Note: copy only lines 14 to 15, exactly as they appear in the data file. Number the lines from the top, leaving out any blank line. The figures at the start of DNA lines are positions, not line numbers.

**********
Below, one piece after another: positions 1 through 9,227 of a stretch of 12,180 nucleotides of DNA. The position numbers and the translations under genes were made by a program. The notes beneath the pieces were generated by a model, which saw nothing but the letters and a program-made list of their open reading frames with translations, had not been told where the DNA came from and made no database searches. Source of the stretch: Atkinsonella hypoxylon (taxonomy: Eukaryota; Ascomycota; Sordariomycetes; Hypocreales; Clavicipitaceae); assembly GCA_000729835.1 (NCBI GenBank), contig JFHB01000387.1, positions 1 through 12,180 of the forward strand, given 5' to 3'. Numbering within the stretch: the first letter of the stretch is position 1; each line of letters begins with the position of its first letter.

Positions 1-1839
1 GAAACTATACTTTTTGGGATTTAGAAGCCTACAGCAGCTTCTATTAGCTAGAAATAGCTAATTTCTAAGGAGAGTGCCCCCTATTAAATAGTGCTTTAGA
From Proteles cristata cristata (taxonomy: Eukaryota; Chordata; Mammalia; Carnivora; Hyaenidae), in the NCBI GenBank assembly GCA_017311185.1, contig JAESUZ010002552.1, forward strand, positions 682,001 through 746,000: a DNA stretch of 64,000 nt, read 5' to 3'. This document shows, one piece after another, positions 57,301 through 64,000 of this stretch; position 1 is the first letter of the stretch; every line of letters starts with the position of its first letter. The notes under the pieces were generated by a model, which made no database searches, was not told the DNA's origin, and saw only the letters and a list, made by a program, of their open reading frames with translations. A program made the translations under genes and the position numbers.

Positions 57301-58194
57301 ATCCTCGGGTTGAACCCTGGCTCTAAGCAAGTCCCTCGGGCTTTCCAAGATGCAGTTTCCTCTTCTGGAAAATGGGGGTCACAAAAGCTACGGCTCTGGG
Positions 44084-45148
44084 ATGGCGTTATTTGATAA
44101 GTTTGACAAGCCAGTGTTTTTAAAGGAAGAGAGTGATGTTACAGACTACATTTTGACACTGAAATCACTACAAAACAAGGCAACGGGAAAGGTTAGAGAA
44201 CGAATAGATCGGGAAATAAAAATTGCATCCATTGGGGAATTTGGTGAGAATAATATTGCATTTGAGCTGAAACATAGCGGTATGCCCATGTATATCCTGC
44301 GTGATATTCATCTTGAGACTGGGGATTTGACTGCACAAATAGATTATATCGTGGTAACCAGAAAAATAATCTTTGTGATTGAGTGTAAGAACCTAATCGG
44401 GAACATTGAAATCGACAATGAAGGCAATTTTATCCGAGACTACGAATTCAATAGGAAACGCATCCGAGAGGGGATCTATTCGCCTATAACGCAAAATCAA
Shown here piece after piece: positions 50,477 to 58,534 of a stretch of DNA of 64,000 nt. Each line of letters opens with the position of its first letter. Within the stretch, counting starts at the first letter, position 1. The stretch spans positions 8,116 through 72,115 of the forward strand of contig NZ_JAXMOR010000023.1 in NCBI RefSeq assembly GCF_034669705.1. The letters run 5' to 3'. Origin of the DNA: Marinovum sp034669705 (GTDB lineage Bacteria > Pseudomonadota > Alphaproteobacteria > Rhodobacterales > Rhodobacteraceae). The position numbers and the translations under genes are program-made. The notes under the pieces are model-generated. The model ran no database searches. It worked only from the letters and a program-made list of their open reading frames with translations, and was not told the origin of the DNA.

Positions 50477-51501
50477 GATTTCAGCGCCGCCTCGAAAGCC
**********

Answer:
Positions 50477-51501
50477 GATTTCAGCGCCGCCTCGAAAGCC